Northvolt, a four-year-old start-up headquartered in Stockholm, is building a giant production plant for lithium-ion battery cells in Skellefteå, northern Sweden. The ‘gigafactory’ is set to start producing in 2021 and is widely expected to usher in a new era for Europe’s automotive industry.
Policymakers and car manufacturers across Europe are racing to improve their environmental credentials and cut carbon emissions, and they are looking to battery availability and producers like Northvolt to help them. Why? Because it is batteries that will play a key role in accelerating the adoption of electric vehicles (EVs).
Pole position in a growth market
Investors are firmly on board. In July, Northvolt raised $1.6 billion of debt from a consortium including ING, the European Investment Bank, Euler Hermes, BPI France and NEXI, and it raised a further $600 million in equity in September from investors including Goldman Sachs, Volkswagen and Spotify boss Daniel Ek (1). This is the kind of capital needed to cater for a growth market: ING, for instance, predicts that in a global ‘fast-forward scenario’, nearly three in every four cars could be electric by 2040 (2).
CEO and founder Peter Carlsson expects the demand for lithium-ion batteries to “explode”. “Our estimate is that Europe will need 800GW of battery power within 10 years. That requires 25 gigafactories like the one we are building now in Skellefteå.” However, that growth will only be meaningful if sustainability is placed at the heart of development. For Emma Nehrenheim, Chief Environmental Officer at Northvolt, a focus on ‘green batteries’ is a necessary prerequisite for an all-electric future. “We figured out pretty early on that if we want to succeed in reducing the carbon footprint and the overall environmental impact of a battery cell placed on the market, we would have to take a far bigger responsibility for the production of materials and components in a battery,” she says. What that means for Northvolt is ensuring that production is driven by renewable energy, which Nehrenheim says requires strategic planning and a reliable source of energy. The company has committed to using 100% renewable energy via a hydroelectric power plant for Northvolt Ett in Skellefteå, and it will take a similar approach to a 16 GWh facility planned in Germany, which Northvolt is developing in a joint venture with Volkswagen (3).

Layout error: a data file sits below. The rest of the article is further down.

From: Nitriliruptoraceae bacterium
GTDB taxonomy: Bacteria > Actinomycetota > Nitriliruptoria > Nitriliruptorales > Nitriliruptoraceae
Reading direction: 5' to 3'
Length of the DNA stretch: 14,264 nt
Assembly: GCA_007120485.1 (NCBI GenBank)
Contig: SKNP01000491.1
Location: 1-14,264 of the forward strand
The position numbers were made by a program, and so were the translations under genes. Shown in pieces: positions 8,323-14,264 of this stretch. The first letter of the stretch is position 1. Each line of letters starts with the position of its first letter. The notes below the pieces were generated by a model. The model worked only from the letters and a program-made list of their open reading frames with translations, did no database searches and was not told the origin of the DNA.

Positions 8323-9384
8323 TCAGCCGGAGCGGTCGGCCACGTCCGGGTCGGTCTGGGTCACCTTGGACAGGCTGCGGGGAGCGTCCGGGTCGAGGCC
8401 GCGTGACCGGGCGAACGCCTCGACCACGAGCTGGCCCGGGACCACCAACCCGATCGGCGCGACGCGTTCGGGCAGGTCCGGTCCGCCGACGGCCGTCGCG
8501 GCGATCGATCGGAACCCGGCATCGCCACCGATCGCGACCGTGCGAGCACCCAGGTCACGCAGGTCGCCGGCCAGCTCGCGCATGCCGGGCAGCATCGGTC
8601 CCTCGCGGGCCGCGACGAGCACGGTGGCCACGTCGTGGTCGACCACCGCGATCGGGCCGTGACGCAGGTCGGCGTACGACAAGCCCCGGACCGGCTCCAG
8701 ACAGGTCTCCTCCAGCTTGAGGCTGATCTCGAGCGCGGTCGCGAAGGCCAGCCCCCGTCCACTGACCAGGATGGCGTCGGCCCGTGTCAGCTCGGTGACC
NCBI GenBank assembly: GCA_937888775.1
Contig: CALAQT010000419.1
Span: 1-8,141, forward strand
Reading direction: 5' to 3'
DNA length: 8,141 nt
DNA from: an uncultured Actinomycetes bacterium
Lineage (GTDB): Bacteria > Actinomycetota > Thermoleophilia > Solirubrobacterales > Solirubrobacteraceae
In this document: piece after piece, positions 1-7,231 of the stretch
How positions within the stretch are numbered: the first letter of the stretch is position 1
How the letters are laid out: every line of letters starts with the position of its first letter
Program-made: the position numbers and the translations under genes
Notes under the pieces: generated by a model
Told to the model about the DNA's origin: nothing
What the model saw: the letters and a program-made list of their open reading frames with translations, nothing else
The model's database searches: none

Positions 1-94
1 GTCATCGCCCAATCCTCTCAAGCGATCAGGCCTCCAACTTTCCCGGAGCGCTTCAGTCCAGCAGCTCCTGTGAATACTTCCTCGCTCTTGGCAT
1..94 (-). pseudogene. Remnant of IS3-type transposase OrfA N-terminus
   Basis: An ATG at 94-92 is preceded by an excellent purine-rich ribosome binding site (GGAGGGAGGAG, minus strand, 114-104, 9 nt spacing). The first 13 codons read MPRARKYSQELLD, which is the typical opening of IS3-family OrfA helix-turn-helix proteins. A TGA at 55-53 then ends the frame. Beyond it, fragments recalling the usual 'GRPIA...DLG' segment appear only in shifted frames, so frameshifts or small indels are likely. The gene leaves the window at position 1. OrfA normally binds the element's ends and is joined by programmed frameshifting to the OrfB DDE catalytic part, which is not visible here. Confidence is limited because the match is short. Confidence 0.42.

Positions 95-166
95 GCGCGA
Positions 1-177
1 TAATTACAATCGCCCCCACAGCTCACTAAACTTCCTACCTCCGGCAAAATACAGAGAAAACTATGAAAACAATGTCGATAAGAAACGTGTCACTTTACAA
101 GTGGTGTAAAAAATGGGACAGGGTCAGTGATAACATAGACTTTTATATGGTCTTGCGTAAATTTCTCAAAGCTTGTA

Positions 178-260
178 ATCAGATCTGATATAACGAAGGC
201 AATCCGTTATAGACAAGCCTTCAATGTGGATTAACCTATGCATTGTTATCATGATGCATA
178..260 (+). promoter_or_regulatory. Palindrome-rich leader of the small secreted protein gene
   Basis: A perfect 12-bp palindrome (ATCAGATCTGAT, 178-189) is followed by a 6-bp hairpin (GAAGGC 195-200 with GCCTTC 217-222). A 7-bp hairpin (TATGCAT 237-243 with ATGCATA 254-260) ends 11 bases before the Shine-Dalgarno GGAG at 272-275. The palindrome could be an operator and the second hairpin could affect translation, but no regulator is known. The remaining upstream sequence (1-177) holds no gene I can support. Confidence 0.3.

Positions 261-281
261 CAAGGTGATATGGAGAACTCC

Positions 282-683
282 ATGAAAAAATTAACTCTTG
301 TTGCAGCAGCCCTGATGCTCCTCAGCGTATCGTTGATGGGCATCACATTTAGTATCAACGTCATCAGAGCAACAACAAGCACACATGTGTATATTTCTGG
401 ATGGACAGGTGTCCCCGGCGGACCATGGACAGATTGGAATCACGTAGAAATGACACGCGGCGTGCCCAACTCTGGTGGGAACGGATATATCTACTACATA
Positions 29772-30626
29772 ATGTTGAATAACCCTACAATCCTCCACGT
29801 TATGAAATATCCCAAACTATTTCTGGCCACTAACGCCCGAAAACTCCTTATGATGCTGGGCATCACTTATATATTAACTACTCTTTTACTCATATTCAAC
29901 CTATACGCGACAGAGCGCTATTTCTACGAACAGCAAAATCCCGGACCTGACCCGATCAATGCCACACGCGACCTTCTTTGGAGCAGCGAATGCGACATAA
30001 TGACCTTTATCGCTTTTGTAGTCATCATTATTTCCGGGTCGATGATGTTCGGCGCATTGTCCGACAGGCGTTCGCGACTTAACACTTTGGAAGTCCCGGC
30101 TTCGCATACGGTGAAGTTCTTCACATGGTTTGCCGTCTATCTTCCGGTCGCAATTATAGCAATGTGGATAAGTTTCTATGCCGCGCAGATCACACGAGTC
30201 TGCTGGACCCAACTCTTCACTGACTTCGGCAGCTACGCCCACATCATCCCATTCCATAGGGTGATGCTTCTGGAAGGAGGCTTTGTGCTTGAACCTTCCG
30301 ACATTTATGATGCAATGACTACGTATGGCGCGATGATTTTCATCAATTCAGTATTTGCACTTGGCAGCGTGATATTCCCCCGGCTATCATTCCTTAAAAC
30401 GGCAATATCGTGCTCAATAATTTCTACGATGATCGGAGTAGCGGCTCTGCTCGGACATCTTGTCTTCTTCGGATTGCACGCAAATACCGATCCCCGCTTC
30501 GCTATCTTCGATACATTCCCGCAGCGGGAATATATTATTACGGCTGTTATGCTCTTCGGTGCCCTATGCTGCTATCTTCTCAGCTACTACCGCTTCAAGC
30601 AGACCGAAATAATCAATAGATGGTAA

New sustainability standards
For Northvolt, another important way in which Europe can achieve a cleaner future is by encouraging the so-called circular economy. In practice, that means repurposing expensive materials in end-of-life technology.
The availability of metals such as lithium, cobalt and nickel, which are central to the performance of batteries, is limited, with their mining often mired in environmental and ethical issues in countries such as the Democratic Republic of Congo. A historical lack of recycling processes has also made it difficult to extract these metals from used battery cells. Scientists and carmakers are experimenting with new chemistries that could reduce the use of such metals, but in the meantime, with the industry currently leaning heavily towards lithium-ion batteries, Northvolt has put recycling high on its agenda.